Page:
I think it's interesting in the same way that archeologists try to correlate biblical stories, or Greek and Roman stories (i.e. Troy). Mythology is how *a* history gets passed down from generation to generation. (A history, mind you...perhaps not *the* history, or *real* history...but *a* history.) The stories, whether we like it or not, have shaped the very basis of western civilization, and curious people would like to find out what, if anything, about them is true.

The Book of Mormon doesn't have that same sort of veritas, what with it being only a generation or few away from the progenitor of the proto-myth; but if a group of people claims something is true; and claims that it existed in Location X, then it is not terribly surprising that scholars and historians familiar with Location X and the history of Location X would then feel compelled to say that the story cannot be true; if in fact, the story cannot, as in this case, be proven to be accurate even a little bit.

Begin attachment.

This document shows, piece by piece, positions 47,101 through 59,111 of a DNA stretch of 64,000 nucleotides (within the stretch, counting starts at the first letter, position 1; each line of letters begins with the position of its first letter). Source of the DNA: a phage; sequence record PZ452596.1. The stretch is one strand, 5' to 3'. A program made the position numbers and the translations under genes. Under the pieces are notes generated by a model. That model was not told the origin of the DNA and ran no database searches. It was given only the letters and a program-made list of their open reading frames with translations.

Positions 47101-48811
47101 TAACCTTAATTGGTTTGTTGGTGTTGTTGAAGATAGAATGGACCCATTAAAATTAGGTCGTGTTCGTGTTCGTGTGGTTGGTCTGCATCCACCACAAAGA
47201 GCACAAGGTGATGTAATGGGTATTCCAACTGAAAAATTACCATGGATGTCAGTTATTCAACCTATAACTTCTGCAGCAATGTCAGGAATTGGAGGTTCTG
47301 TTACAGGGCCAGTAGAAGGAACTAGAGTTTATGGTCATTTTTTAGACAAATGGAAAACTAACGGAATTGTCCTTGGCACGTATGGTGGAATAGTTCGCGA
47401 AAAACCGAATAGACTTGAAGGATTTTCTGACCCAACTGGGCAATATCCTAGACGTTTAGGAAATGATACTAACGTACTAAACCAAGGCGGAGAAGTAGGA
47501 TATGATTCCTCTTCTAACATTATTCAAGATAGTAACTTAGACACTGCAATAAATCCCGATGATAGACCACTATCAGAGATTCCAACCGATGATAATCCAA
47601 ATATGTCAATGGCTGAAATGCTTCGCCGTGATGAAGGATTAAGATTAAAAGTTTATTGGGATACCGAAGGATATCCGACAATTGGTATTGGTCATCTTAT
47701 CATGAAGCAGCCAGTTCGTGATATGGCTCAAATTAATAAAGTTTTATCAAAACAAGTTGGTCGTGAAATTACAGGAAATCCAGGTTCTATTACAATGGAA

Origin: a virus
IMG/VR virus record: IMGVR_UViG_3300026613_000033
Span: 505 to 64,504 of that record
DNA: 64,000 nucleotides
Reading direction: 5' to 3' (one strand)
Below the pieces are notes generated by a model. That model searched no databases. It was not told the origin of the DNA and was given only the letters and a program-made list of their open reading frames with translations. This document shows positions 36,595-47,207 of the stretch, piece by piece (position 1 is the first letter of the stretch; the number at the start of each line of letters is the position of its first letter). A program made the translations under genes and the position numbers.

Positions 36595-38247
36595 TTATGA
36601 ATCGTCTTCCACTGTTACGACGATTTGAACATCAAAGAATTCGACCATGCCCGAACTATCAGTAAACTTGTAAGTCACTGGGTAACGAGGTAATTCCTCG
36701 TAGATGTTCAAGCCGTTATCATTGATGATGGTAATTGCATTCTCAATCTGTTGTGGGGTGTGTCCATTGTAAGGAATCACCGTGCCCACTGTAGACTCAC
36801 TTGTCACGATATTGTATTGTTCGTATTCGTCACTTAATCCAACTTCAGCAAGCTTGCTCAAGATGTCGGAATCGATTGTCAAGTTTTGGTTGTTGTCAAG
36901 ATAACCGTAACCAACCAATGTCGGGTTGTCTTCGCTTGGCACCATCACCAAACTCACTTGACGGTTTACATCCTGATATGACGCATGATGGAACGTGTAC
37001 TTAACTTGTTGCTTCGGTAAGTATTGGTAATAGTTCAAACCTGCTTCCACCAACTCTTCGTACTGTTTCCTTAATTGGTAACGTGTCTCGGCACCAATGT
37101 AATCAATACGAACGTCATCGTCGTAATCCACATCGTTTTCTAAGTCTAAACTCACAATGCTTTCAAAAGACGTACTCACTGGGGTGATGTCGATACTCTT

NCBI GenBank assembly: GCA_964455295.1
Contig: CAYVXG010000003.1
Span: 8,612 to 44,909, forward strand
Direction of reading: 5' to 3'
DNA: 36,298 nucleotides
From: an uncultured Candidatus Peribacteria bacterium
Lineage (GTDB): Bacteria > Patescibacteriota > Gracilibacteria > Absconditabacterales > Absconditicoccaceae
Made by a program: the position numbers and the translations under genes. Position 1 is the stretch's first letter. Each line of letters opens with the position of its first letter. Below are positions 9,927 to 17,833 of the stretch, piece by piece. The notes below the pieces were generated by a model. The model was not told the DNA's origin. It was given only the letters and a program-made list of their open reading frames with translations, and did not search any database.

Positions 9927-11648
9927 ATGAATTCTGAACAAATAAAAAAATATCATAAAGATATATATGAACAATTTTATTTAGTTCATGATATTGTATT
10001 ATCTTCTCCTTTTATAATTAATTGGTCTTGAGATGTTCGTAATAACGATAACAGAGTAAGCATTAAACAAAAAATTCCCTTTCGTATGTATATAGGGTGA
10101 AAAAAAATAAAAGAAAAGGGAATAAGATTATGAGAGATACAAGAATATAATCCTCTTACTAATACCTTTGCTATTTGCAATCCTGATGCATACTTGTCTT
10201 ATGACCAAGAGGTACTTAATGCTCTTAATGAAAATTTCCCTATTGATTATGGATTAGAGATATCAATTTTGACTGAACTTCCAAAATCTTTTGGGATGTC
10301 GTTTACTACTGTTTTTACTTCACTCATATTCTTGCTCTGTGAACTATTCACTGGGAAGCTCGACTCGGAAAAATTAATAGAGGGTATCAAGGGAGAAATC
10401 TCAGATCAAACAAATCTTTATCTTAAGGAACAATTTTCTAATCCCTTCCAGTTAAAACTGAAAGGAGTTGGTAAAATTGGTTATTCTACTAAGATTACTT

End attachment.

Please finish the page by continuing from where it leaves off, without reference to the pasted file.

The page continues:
posted by dejah420 at 7:47 PM on August 12, 2011 [2 favorites]


Mythology is how *a* history gets passed down from generation to generation. (A history, mind you...perhaps not *the* history, or *real* history...but *a* history.)

I've often thought this about Asian mythology, too. Like, was Rama a real ruler at one point who achieved legendary status? What about all the really old gods of Vajarayna Buddhism? Were they all based on real people who lived at some point and had tales of their lives and deeds passed down and distorted and amplified across the centuries before they became deities?

What about the Greek myths? Are they also possibly stories of pre-historical real life people which have been retold so many times they became stories of gods?

Overall, that seems to be the most plausible (in my mind) explanation for how such stories came to exist and have such influence.

None of this has anything to do with Smith and his golden plates. But it is something I think about more than once in a while, because I find the concept of verbal history and distortion and historical figures becoming legendary and deified fascinating.